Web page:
Although marijuana will be legalized in Canada as of the first of July, the government has decided to delay the legalization of edibles by another year and is setting its sights on July 2019. This delay has sparked a debate amongst groups on both sides of that fence, with one group agreeing that the delay displays good, common sense while the other side regards this as a half-baked plan. No matter which side of the fence you fall on, there’s no denying that there are compelling arguments for both sides.
On the one hand, edibles are regarded as the riskiest part of the weed industry. The government feels that there is a lack of public knowledge about how edibles work, and is buying time while officials work out the logistics of regulation so that certain pitfalls can be avoided. For instance, edibles are not consistent from producer to producer, or even batch to batch. It can be really hard to know exactly what we’re getting and, furthermore, weed novices don’t have any idea of what a proper, healthy dosage looks like. One of the most prominent examples of this was when esteemed New York Times columnist Maureen Dowd famously wrote in 2014 about her experience with Colorado edibles. Dowd, who is not a regular cannabis consumer and had no knowledge at the time about how long edibles take to have an effect, consumed a cannabis-infused candy bar and subsequently suffered an entire night of what she described as panting and paranoia. She said that there weren’t any warnings or dosage recommendations on the label.
States like Colorado legalized edibles right out of the gate yet hit a whole lot of snags that they were neither prepared for nor equipped to deal with. Their initial regulations were rather lax, with no standardized dosage and hardly any restrictions, and resulted in a spike in cannabis-related hospital visits and calls to poison centers. A 19-year-old jumped to his death from a balcony after consuming a cannabis cookie in 2014. There were also issues with edibles, such as gummy bears, that too closely resembled kids candy and resulted in the hospitalization of a number of children. It’s really no surprise that Colorado public health officials endorse Canada’s proposed delay, while Canada regards what happened in the States as a sort of cautionary tale.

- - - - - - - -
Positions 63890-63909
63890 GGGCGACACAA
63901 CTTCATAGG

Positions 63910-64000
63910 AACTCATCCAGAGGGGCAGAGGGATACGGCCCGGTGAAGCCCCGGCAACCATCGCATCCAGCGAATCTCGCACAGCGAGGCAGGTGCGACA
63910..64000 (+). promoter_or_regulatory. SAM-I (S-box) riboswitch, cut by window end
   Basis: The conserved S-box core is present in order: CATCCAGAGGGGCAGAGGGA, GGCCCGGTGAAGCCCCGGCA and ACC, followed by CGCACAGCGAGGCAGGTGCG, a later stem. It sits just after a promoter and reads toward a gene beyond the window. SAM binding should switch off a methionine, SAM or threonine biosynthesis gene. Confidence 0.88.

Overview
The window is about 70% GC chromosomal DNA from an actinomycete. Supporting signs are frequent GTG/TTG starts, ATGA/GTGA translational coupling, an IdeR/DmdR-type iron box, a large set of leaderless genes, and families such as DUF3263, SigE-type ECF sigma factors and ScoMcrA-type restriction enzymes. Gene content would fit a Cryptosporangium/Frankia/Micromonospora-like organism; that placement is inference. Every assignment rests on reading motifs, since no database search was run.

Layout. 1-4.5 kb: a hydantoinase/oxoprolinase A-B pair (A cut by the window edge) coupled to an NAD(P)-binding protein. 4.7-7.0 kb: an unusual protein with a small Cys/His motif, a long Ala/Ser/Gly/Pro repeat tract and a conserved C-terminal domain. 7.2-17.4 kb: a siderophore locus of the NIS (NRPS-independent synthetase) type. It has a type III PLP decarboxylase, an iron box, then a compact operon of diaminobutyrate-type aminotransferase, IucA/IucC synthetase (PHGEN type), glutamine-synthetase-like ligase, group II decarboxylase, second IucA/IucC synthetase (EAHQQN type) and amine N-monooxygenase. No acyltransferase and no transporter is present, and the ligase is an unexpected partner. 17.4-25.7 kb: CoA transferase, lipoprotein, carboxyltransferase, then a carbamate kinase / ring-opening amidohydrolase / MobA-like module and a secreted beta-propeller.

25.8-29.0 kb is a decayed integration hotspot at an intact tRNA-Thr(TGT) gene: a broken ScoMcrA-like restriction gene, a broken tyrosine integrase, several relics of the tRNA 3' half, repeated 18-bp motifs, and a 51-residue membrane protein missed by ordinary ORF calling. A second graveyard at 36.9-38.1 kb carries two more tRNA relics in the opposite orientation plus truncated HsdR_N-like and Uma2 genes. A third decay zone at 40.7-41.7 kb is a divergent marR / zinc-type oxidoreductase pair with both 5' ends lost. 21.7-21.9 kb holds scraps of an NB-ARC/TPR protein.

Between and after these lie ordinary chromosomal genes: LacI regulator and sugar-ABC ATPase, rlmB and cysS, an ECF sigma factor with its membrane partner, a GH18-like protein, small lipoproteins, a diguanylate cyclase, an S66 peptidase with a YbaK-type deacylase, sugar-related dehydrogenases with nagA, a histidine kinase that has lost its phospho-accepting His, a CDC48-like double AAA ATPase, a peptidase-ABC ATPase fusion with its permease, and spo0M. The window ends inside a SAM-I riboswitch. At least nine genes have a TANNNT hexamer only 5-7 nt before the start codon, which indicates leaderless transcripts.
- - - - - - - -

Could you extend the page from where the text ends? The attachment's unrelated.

As the government statement explains, “Designing an appropriate regulatory system for cannabis edibles is a complex undertaking and there are unique potential health risks and harms that need to be carefully understood before the development and coming into place of these regulations”. Stretching the timeline for putting together a regulatory framework therefore gives both the government and the industry an opportunity to carefully plan and prepare.
On the other hand, those who oppose the delay in Canada argue that people will continue to buy their edibles but will be forced to go to the unregulated black market to do so. After all, edibles are discreet and also pose fewer health risks than smoking. Ryan Vandrey, a John Hopkins University professor, has studied the effects of marijuana at great length and detected no difference in its effects whether you smoke or consume edibles. The difference is in the time it takes to hit (edibles travel through the digestive system while smoking goes through the respiratory system). The danger stems from when people prematurely ingest larger doses because they don’t feel anything yet, which can be remedied with simple education.
Demand for edibles is also high, with nearly half of the Canadian population willing to try edibles once they’re commercialized. On top of that, the black market is filled with offerings from cookies and brownies to teas, sodas and breakfast spreads. So any delay in legalization is hardly going to prevent people from getting their hands on edibles, if that’s what they really want. The black market will be the clear winner here.
Besides, the emergency call centers report far more incidents related to alcohol and prescription medication than they do marijuana. Children also consume all kinds of things besides marijuana that cause much greater harm. It boils down to basic common sense. People ought to be careful and responsible with the storage of their edibles, much like you’d keep guns, alcohol or pills out of the reach of children.
Finally, those opposed to the delay express that it is unlikely that studies will produce any new findings about edibles that we’re not already aware of. Meanwhile, in addition to aiding the black market, they also feel that the edible delay will be a detriment to people with chronic illnesses who are too sick to make their own products or who want their medication to last longer.
The one thing that everyone can agree on is that there is a lot to sort out with this complex issue. What do you think about Canada’s plans? Is this in the best interest of public safety, or is the government dragging things out with a lot of unnecessary red tape? We’d love to hear your thoughts.